27 November 2006

Thanksgiving in Wales (2)

a happy and turkey-filled Thanksgiving was had by all on this side of the atlantic--no access to pumpkin, and so instead we had butternut squash soup (care of Ruth from last year's soup discussion) and sweet potato-pecan pie (with crazed amounts of Southern Comfort and cream involved, making it oh-so-good). And thus Tday went without a hitch, save me forgetting completely about the lovely cranberry-apricot sauce I had made which is now adorning literally every meal we are eating. save breakfast. but I'm pondering it as a topping for oatmeal. anyone? thoughts?

Christmas tree is coming today and then decorating will have to ensue, despite the lack of our decs from California. this is what popcorn and cranberries are for, except when you have a dog. hm. we may resort to decorating with now useless RAM modules and Luke's old dog tags. shiny!

we also celebrated our colleague's recent book release this weekend, which is very exciting and will be coming out in paperback soon for those interested and yet not having the spare £55.

we've been watching thirtysomething. and this has caused me to reflect on adulthood, as when I first watched the show I was not thirtysomething. now I am firmly so, and it reads very differently. hosting thanksgiving is adult-like. but one still feels somehow as if one is playing house. does this go away? I used to think it would, but now I am not so sure. I think this: one never actually becomes the adult person you think your parents are when you are 8. For that adult person existed only in your 8-year-old mind. Really they were (early) thirtysomethings and making it up, just as you are now in your thirtysomething life. and thus adulthood. hm.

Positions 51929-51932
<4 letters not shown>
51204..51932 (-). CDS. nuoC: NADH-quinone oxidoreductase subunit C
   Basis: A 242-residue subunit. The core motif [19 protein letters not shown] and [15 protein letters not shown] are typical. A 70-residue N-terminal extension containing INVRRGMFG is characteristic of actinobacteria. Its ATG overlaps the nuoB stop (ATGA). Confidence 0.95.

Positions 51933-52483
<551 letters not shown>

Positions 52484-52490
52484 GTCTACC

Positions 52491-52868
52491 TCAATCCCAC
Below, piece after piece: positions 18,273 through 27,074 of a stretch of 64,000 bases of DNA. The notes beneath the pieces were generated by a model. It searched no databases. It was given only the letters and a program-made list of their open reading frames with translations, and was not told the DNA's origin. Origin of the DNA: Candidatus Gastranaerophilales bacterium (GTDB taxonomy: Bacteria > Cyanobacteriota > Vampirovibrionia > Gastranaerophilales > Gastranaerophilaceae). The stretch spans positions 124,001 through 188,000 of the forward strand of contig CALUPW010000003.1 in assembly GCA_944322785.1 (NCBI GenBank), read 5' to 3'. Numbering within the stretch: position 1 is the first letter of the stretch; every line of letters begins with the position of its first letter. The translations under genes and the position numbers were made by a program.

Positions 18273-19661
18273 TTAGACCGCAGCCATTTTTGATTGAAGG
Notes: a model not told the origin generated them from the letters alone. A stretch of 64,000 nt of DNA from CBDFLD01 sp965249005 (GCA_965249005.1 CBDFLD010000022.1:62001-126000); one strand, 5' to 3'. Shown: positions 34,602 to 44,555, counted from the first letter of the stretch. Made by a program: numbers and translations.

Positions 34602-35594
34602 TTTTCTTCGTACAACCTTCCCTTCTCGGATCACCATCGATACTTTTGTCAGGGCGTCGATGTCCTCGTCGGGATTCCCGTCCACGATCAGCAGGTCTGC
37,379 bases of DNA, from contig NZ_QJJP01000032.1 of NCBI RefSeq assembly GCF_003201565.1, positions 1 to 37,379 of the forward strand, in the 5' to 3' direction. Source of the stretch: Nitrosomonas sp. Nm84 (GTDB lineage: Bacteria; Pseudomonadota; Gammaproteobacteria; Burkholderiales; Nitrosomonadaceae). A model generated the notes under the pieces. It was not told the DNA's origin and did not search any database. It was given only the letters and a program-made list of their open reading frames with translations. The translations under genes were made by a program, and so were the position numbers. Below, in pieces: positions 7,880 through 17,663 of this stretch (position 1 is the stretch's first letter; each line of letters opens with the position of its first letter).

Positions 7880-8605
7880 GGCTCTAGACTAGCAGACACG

Ruth said...

Except that when my parents were thirty-something, they had a dining-room table upon which to have Thanksgiving dinner. And a dining room in which to put said table. And kids to seat at it, by the time they were late-30-something. All of these things I lack. So they may have been making it up, but they were playing house with better set design and casting.

So is my improperly designed life a deliberate rejection of "adulthood?" A differently managed adulthood? That is, I think it's more than just having become the person my parents were at my age and not realizing it, because I'm looking with adult eyes. There really are some definitive differences -- although I'm not quite sure what they signify.

A quite apropos discussion, given that my mother just declared her desire to trade in her wedding china for something microwavable and plastic from Ace Hardware. I now have the choice of either seeing part of my childhood (the dishes the grown-ups got to use at parties) go to Goodwill, or of finding space in my cupboards -- and my life -- for 12 white bone china teacups and saucers, as well as other articles.

Does anyone even use teacups anymore?

Sam said...

Does anyone even use teacups anymore?

Well, we live in Great Britain, so the answer from these quarters would be yes.